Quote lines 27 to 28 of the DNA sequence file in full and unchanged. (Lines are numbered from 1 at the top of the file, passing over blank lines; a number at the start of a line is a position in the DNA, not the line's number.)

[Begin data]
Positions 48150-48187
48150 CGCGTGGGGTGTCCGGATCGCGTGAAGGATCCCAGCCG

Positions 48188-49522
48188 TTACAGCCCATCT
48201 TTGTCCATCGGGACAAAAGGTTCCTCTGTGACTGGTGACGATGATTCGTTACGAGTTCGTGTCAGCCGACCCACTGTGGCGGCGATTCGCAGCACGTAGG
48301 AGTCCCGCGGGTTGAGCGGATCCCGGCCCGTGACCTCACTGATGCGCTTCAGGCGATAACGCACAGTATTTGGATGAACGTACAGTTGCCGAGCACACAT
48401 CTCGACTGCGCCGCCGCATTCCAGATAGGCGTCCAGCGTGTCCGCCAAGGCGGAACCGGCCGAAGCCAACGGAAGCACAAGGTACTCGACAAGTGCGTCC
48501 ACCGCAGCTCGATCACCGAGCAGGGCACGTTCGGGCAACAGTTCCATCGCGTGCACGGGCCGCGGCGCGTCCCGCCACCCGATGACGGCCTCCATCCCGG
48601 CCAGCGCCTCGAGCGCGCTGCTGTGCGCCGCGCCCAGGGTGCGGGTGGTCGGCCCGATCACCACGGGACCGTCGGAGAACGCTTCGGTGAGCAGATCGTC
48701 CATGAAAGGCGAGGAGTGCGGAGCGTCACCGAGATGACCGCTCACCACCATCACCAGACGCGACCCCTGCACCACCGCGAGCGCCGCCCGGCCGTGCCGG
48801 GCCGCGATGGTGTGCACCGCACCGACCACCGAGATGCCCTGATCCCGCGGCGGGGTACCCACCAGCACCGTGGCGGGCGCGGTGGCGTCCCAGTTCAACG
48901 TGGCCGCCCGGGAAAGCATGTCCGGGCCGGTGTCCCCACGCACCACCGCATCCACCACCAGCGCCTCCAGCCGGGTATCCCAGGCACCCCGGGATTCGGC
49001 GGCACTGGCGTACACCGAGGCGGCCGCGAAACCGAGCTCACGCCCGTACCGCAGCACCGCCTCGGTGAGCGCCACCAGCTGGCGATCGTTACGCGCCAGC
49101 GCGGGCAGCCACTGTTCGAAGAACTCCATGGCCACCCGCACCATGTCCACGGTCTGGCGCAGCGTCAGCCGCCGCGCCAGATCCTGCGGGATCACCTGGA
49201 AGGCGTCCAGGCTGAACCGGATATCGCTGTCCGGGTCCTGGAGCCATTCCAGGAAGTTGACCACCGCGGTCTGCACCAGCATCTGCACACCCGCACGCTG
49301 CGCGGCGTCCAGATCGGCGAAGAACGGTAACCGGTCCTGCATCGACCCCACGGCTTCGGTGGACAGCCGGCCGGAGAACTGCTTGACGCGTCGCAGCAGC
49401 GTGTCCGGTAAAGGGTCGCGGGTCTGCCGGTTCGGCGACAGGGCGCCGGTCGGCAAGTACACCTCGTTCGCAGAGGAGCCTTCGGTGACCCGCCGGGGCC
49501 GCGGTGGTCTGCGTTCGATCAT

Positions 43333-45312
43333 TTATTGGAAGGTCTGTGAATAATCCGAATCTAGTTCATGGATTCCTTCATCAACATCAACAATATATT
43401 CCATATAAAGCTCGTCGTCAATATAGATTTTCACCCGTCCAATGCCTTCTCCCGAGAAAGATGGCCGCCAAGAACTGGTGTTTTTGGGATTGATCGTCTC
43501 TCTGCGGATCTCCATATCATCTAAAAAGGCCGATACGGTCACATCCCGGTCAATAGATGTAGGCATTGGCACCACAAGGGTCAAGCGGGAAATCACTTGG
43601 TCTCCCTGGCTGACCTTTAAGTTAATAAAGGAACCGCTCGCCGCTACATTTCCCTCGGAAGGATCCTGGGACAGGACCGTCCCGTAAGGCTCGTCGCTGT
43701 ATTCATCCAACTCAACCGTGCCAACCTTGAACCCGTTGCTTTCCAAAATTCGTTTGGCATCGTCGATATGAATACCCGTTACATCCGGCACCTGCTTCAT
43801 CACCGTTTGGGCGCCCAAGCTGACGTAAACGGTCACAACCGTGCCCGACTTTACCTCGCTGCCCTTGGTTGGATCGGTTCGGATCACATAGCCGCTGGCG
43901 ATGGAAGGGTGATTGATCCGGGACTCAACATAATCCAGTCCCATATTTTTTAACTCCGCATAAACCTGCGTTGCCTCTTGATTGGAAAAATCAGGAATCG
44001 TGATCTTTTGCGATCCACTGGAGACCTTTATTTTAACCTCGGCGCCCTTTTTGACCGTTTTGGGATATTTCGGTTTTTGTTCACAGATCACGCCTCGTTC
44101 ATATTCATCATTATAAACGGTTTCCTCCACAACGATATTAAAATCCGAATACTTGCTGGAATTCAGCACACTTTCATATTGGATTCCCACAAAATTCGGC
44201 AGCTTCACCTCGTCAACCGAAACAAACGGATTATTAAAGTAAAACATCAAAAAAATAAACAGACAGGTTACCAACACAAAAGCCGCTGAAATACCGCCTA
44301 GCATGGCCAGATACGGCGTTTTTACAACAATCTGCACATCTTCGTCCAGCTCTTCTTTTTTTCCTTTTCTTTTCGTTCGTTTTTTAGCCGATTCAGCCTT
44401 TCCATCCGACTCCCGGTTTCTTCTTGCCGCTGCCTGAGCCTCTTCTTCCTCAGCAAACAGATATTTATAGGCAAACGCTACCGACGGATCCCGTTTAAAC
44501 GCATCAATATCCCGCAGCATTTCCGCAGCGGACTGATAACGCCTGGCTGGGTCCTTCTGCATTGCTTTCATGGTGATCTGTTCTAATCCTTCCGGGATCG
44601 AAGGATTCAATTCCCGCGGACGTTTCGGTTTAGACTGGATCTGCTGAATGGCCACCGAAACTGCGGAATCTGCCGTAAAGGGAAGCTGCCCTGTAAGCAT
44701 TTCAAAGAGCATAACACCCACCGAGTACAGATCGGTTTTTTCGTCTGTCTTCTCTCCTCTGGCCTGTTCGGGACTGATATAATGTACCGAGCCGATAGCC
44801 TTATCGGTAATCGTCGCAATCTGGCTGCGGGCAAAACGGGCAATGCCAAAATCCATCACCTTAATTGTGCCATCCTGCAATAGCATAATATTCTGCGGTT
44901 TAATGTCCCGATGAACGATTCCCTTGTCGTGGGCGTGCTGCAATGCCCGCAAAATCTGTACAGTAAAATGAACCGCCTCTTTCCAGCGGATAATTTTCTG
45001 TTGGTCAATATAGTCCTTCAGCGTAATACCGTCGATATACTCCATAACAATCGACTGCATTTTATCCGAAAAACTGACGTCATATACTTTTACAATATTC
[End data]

44001 TGATCTTTTGCGATCCACTGGAGACCTTTATTTTAACCTCGGCGCCCTTTTTGACCGTTTTGGGATATTTCGGTTTTTGTTCACAGATCACGCCTCGTTC
44101 ATATTCATCATTATAAACGGTTTCCTCCACAACGATATTAAAATCCGAATACTTGCTGGAATTCAGCACACTTTCATATTGGATTCCCACAAAATTCGGC